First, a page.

Camino de Santiago (Spain)-part 9

Day 9. We were dry and ready for another day on the Camino. It was not raining. We all has a smile on our face. We had one hour on the bus to get to Herrerias and then,  we started our 8.5 km morning walk.

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That morning, we truly enjoyed spectacular  views back down over Valcare Valley.  Looking back from  where we started.  Such a nice area. That is the day we entered Galicia and reached  Cebreiro ( 1300m/4264′).


We saw a farmer working on his field.


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As my husband and I are fast walkers and the whole group is behind us, we had time to enjoy a cold beer before lunch. Our lunch were different every day  but it was always a delicious picnic prepared by Jose.



After lunch, we visited the palloza ethnographic museum. The construction of the palloza dates to Celtic and re-Roman times.


Another walk in the afternoon , along ancient hilly and steep trails. We arrived in Samos.  We had a superb view on the  Monastery that we  visited  before dinner.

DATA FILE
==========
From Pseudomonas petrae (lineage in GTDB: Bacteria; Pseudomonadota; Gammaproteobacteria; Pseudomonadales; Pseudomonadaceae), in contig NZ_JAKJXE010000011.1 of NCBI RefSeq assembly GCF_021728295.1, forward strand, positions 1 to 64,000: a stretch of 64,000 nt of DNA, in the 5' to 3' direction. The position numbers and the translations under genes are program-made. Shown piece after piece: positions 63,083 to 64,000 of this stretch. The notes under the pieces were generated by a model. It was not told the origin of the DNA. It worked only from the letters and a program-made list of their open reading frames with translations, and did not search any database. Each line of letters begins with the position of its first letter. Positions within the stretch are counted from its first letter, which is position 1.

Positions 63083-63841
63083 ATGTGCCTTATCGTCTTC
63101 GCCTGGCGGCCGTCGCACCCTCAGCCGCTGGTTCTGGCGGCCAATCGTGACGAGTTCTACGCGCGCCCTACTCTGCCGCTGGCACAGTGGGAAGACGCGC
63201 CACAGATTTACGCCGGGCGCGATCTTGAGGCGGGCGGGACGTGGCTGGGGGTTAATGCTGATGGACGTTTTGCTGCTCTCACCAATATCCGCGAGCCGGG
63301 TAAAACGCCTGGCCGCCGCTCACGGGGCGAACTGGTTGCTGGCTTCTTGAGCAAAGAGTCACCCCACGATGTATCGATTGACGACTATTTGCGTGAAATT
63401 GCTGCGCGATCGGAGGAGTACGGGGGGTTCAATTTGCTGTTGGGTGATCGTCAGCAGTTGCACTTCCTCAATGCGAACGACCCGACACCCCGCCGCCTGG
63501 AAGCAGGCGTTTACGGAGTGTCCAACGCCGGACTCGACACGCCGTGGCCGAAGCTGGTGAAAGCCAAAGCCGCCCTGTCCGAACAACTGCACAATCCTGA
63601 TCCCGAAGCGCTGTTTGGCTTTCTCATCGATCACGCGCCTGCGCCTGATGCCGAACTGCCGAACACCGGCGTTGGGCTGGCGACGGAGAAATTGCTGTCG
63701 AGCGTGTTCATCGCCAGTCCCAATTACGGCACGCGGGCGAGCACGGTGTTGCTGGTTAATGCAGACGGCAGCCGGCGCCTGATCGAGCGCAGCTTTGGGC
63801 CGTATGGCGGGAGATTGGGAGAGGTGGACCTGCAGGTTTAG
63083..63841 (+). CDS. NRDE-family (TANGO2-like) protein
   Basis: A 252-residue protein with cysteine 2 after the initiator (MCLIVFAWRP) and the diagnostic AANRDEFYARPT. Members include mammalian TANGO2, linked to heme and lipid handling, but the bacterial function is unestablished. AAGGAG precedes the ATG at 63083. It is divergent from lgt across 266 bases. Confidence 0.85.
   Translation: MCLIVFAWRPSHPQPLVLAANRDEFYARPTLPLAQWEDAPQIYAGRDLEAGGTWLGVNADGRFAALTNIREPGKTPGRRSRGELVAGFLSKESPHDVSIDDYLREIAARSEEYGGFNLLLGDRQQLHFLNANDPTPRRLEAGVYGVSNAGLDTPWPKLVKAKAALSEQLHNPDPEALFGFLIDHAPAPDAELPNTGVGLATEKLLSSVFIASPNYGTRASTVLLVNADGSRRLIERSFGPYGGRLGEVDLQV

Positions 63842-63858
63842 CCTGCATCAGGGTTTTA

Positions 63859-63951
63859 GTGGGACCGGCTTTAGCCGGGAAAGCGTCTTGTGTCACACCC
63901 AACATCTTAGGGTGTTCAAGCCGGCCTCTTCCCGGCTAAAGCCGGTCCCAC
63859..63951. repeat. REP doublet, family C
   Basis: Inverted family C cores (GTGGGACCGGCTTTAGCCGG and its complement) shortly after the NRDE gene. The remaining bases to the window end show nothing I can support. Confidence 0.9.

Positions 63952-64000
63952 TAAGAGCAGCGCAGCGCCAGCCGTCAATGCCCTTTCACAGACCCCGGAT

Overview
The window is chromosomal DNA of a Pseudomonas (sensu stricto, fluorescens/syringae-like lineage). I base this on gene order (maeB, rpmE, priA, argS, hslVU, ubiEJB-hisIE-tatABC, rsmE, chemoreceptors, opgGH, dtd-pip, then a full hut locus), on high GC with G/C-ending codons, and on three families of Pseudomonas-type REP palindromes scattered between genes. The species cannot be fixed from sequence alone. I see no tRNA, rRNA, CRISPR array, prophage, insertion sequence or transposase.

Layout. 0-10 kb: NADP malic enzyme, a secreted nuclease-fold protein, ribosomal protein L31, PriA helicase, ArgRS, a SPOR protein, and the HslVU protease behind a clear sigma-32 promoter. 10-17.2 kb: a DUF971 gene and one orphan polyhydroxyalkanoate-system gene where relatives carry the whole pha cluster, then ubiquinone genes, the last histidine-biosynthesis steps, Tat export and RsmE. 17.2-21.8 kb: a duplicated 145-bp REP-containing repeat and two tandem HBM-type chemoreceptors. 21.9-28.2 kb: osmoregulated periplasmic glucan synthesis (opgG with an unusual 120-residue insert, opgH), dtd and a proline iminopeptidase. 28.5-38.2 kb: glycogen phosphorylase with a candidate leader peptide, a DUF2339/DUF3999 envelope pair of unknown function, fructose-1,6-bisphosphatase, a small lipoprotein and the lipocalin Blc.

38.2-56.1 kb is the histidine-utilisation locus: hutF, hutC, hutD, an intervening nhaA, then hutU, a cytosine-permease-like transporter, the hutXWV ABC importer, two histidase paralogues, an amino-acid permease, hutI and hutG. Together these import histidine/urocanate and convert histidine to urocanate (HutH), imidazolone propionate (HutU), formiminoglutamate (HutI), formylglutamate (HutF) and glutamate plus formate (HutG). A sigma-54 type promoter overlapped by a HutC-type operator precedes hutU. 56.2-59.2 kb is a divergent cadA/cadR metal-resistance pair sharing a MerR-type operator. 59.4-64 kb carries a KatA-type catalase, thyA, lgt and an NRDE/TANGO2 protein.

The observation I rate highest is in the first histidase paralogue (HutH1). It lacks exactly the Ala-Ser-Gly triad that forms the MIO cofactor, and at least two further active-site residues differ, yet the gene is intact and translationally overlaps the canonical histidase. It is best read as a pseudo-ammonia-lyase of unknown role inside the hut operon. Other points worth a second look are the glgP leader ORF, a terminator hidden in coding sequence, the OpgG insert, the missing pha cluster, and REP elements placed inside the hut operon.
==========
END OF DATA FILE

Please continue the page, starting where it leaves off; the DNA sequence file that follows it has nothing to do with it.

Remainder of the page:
This  Benedictine Monastery is one of the most ancient and most important of Spain. I think there are only a dozen of monks living there. The church façade dates back to the eighteenth century and is still incomplete.



Some art on the walls of the Monastery.



While we had time we  bought some chocolate at the gift shop (to bring home).


What a nice day. Even a year later , I am  still thinking as one of our best time on the Camino. I look at  the photos and I am so grateful we were there.  Maybe we could go back. One more photo on this post and  more to come ( 2 more days on the Camino). By the way, I don’t know the exact amount of photos I took every day  ( a lot)  but for my blog I choose  a few to give you an idea of the places we saw.


Thanks   for your visit . I know I have regular  readers ( Cece, Marcia, Mary, Janine, Jeannie, Stephen )so   I say to you : hasta luego y gracias.


3 thoughts on “Camino de Santiago (Spain)-part 9

  1. The view in the first photo is so gorgeous. What a beautiful walk you must have had that morning.
    And your lunches always look so delicious.
    The monastery is amazing looking. I wonder how many monks lived there at the peak of its history. It looks like it could have been hundreds. It certainly is beautifully kept, for only a dozen monks!
    I also like seeing the palloza… before the roman arch, I see. I wonder how that roof is held up!
    Excellent, once again, France!

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